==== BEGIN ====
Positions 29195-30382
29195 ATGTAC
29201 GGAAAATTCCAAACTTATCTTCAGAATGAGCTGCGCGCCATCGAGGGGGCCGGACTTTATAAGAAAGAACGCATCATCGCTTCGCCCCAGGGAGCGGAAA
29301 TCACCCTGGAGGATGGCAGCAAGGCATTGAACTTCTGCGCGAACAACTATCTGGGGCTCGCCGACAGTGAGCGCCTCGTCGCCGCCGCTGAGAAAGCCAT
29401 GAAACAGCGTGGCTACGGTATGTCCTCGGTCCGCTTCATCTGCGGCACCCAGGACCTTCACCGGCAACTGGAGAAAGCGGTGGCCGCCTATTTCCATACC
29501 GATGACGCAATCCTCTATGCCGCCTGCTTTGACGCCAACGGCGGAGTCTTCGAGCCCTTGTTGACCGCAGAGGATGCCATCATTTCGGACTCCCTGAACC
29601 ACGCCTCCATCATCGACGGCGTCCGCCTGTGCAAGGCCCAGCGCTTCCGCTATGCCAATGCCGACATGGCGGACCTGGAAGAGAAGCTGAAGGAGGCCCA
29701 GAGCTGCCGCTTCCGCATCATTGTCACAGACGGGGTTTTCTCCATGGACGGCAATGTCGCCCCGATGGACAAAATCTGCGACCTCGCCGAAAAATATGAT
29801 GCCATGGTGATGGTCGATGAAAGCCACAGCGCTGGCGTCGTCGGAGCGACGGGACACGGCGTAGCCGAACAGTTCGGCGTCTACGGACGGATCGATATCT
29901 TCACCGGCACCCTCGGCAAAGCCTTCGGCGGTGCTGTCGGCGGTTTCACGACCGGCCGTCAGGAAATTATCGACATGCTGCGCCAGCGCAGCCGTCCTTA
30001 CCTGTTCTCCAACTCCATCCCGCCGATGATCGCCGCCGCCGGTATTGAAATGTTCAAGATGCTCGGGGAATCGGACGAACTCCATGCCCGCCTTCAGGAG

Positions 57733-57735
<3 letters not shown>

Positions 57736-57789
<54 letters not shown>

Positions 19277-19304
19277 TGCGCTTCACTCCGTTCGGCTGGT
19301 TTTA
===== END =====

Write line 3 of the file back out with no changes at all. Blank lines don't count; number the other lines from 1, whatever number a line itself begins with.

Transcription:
29201 GGAAAATTCCAAACTTATCTTCAGAATGAGCTGCGCGCCATCGAGGGGGCCGGACTTTATAAGAAAGAACGCATCATCGCTTCGCCCCAGGGAGCGGAAA